Modern Painters, Old Masters: The Art of Imitation from the Pre-Raphaelites to the First World War

Research output: Book/ReportBook


This book shows how the appreciation of the art of the past and the creation of new art reinforced one another in Victorian England. From the Pre-Raphaelites, with their enthusiasm for the Early Renaissance, through to the British Impressionists who revered Velázquez, artists were inspired to new creation by studying the art of the past, newly available in the rapidly expanding museums of the day. This book argues that – paradoxically – artists were at their most original when they imitated the Old Masters most faithfully.

On his famous lecture tour of 1882 Oscar Wilde told American audiences about a new artistic movement which had begun with the Pre-Raphaelite Brotherhood: ‘I call it our English Renaissance’, he explained, ‘because it is indeed a new birth of the spirit of man, like the great Italian Renaissance of the fifteenth century’. Victorian artists have often been castigated for their dependence on prototypes and precedents from the Old Masters. This book takes its cue instead from Wilde, who saw no inconsistency between the idea of ‘new birth’ and the inspiration of the past. With the formation of the National Gallery in 1824, and the subsequent proliferation of exhibitions, reproductions, and scholarship on the Old Masters, the art of the past became visible and accessible as never before. Yet the history of art did not come ready-made to the Victorians. Such artists as Van Eyck, Bellini, Botticelli, Piero della Francesca, and Velázquez came to the National Gallery with the force of novelty. They were interpreted by the great Victorian critics, curators, and scholars – and importantly, as the book argues, by such artists as Rossetti, Burne-Jones, Leighton, Millais, Rossetti, Waterhouse, and Whistler. These modern painters took their cue from the newly rediscovered Old Masters to produce some of the great masterpieces of the later nineteenth century.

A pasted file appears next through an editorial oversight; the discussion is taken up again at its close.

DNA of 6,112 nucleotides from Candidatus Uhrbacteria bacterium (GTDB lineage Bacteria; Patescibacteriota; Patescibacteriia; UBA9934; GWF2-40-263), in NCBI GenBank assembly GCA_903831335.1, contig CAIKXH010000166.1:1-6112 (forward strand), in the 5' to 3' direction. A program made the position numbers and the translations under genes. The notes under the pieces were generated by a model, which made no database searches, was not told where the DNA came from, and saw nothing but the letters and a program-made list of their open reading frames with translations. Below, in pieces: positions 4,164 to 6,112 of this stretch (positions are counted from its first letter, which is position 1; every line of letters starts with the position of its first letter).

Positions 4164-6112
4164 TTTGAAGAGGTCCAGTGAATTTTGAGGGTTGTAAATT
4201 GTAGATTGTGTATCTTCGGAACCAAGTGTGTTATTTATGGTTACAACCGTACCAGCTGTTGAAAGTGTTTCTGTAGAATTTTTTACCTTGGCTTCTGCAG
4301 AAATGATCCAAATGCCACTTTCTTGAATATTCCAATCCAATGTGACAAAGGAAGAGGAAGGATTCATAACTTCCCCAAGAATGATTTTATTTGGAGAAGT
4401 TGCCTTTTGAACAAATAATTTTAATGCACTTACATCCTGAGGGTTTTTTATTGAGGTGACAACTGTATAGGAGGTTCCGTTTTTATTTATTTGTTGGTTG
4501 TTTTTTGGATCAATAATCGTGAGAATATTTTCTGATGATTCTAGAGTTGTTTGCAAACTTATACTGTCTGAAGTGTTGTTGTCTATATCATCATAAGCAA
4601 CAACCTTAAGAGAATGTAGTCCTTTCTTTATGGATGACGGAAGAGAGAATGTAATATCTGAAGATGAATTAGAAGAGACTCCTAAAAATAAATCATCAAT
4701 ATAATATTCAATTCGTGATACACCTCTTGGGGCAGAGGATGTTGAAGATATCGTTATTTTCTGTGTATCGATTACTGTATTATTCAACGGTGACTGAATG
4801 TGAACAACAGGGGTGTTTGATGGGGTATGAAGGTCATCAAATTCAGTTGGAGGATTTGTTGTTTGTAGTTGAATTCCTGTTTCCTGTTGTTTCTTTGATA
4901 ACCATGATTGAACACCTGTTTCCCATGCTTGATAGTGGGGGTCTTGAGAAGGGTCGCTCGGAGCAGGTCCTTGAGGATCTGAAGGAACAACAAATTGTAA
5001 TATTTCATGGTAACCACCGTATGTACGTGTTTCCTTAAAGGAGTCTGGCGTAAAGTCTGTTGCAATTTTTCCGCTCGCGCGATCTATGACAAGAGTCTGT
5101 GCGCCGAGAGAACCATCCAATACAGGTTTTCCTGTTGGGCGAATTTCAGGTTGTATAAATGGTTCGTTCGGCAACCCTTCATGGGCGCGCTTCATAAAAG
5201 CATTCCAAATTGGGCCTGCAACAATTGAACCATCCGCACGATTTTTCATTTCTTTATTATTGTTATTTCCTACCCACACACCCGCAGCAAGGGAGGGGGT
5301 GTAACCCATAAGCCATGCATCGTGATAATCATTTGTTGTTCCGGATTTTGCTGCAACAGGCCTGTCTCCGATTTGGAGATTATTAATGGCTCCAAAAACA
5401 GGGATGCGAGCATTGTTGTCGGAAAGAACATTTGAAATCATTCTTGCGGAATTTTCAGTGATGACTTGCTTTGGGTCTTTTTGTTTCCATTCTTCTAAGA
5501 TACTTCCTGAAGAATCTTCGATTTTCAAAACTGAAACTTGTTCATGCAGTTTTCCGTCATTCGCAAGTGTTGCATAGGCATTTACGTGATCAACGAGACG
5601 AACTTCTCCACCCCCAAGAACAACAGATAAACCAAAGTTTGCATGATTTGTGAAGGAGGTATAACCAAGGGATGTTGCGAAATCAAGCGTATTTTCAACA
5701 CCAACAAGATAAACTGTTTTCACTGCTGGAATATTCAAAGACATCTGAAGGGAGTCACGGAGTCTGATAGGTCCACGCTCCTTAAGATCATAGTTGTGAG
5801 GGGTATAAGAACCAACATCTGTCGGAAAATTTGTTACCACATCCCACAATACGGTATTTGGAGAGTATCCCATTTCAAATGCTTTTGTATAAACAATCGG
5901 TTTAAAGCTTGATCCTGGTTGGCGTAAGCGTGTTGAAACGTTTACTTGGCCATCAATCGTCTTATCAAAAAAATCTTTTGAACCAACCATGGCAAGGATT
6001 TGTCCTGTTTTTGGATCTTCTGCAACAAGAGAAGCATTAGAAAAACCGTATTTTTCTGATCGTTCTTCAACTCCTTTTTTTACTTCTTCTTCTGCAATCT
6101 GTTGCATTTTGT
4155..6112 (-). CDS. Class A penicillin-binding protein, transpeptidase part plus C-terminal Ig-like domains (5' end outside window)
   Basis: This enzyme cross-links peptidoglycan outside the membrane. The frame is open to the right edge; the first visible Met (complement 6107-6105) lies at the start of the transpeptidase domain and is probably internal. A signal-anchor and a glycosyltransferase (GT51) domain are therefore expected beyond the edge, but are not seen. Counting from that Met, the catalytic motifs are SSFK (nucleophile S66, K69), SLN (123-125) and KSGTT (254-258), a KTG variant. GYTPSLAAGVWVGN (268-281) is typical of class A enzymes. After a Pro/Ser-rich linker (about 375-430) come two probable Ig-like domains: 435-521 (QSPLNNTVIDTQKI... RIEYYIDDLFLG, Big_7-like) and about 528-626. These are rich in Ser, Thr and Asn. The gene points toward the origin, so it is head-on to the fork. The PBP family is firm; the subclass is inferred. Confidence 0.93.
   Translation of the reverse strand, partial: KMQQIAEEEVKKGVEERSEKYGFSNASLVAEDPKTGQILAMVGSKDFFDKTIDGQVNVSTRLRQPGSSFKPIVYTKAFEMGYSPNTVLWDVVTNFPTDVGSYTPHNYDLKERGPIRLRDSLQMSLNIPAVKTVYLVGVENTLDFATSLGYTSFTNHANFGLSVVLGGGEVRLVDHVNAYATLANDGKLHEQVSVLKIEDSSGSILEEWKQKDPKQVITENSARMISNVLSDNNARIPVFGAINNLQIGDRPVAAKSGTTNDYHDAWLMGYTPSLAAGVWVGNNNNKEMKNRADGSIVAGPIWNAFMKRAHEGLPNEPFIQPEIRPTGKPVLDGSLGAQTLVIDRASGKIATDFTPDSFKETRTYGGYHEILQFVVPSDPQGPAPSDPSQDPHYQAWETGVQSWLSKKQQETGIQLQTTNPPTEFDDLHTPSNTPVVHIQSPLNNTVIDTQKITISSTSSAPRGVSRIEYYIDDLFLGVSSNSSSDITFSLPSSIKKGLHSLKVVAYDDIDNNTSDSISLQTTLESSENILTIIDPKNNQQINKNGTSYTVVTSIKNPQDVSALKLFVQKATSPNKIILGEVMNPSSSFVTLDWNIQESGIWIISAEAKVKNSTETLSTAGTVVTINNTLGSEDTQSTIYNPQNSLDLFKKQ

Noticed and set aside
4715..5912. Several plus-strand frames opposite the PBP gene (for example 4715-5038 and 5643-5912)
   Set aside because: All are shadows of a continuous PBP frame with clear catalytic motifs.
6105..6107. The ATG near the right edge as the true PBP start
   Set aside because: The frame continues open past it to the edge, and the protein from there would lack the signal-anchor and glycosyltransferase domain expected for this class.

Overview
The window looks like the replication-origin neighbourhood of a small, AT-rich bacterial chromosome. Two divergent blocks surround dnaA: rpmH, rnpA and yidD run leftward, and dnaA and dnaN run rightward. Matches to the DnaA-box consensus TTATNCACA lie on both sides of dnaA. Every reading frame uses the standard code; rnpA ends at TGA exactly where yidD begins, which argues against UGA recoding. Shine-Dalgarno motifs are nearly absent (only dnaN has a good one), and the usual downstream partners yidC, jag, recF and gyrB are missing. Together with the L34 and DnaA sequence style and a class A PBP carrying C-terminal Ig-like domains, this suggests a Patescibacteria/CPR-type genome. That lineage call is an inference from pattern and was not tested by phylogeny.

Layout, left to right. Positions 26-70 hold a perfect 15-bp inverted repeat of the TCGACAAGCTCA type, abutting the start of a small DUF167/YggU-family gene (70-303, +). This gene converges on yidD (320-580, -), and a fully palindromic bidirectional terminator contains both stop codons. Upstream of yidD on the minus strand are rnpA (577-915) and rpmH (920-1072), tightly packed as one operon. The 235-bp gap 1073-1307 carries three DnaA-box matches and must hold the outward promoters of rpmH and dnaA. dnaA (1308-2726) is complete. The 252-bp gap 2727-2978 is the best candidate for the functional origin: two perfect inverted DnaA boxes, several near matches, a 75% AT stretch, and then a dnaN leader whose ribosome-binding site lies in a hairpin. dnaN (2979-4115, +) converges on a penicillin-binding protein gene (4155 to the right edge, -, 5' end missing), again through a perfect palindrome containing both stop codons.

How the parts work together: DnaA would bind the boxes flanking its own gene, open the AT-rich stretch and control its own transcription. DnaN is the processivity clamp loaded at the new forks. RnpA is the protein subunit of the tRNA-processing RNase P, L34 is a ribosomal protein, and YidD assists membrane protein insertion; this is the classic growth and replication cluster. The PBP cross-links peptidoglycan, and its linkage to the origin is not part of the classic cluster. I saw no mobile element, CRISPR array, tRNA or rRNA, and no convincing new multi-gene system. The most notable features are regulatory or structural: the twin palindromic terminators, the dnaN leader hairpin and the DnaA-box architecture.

This book derives from a series of The Paul Mellon Lectures, which the author gave at the National Gallery in London at the Yale Center for British Art in New Haven.

Original languageEnglish
Place of PublicationLondon
PublisherYale University Press
Number of pages288
ISBN (Print)9780300222753
Publication statusPublished - 2 May 2017

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